When do Economic Perceptions Matter for Party Approval?

When do Economic Perceptions Matter for Party Approval? Do economic perceptions influence partisan preferences or vice versa? We argue that the direction of influence between government approval and economic perceptions is conditional on the state of the economy. Under conditions of economic crisis, when economic signals are relatively unambiguous, perceptions of the economy can be expected to exogenously influence government approval but this is not found when the economy is experiencing a more typical pattern of moderate growth and economic signals are more mixed. We test these arguments using British election panel surveys covering electoral cycles of moderate economic growth (1997–2001) and dramatic and negative disruption (2005–2010). We examine the most commonly employed measures of retrospective economic perceptions and estimate a range of models using structural equations modelling. We demonstrate that when the economy is performing extremely badly economic perceptions have an exogenous effect on government approval and provide a means of electoral accountability, but this is not the case in under more normal circumstances. http://www.deepdyve.com/assets/images/DeepDyve-Logo-lg.png Political Behavior Springer Journals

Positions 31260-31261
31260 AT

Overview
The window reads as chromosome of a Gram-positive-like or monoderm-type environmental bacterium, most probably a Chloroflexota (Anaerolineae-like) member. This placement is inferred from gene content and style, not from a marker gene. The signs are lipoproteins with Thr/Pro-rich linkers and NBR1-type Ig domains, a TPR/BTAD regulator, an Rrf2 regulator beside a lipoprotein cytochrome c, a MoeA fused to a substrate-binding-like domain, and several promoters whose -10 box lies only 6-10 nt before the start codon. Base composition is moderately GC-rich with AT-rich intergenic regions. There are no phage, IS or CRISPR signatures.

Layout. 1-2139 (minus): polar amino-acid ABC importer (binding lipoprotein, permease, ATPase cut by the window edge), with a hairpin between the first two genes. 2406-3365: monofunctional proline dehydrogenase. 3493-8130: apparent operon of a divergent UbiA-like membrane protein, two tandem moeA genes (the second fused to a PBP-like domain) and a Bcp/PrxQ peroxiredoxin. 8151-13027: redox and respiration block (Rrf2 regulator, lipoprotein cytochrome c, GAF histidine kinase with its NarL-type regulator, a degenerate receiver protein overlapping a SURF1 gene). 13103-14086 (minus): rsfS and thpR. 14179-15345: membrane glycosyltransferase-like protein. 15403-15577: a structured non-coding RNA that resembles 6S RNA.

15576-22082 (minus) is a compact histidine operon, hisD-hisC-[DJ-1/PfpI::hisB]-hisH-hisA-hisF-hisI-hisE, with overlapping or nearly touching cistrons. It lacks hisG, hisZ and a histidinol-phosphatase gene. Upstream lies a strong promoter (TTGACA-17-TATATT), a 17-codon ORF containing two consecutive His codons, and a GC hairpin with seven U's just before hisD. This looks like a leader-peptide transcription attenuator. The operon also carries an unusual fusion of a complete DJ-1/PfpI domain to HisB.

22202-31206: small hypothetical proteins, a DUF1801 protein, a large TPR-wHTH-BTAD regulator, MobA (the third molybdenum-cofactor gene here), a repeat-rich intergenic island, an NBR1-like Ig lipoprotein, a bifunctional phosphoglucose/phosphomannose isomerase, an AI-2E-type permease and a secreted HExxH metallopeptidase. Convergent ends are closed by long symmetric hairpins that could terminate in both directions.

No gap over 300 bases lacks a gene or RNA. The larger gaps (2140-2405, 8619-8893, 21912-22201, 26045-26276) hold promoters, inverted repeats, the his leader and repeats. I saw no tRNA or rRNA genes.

When do Economic Perceptions Matter for Party Approval?

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Publisher
Springer US
Copyright
Copyright © 2013 by Springer Science+Business Media New York
Subject
Social Sciences, general; Political Science, general; Sociology, general
ISSN
0190-9320
eISSN
1573-6687
D.O.I.
10.1007/s11109-013-9236-2
Publisher site
See Article on Publisher Site

Abstract

Do economic perceptions influence partisan preferences or vice versa? We argue that the direction of influence between government approval and economic perceptions is conditional on the state of the economy. Under conditions of economic crisis, when economic signals are relatively unambiguous, perceptions of the economy can be expected to exogenously influence government approval but this is not found when the economy is experiencing a more typical pattern of moderate growth and economic signals are more mixed. We test these arguments using British election panel surveys covering electoral cycles of moderate economic growth (1997–2001) and dramatic and negative disruption (2005–2010). We examine the most commonly employed measures of retrospective economic perceptions and estimate a range of models using structural equations modelling. We demonstrate that when the economy is performing extremely badly economic perceptions have an exogenous effect on government approval and provide a means of electoral accountability, but this is not the case in under more normal circumstances.

Journal

Political BehaviorSpringer Journals

Published: Jul 6, 2013

References

  • The end of economic voting? Contingency dilemmas and the limits of democratic accountability
    Anderson, CJ
  • Beyond the running tally: Partisan bias in political perceptions
    Bartels, LM

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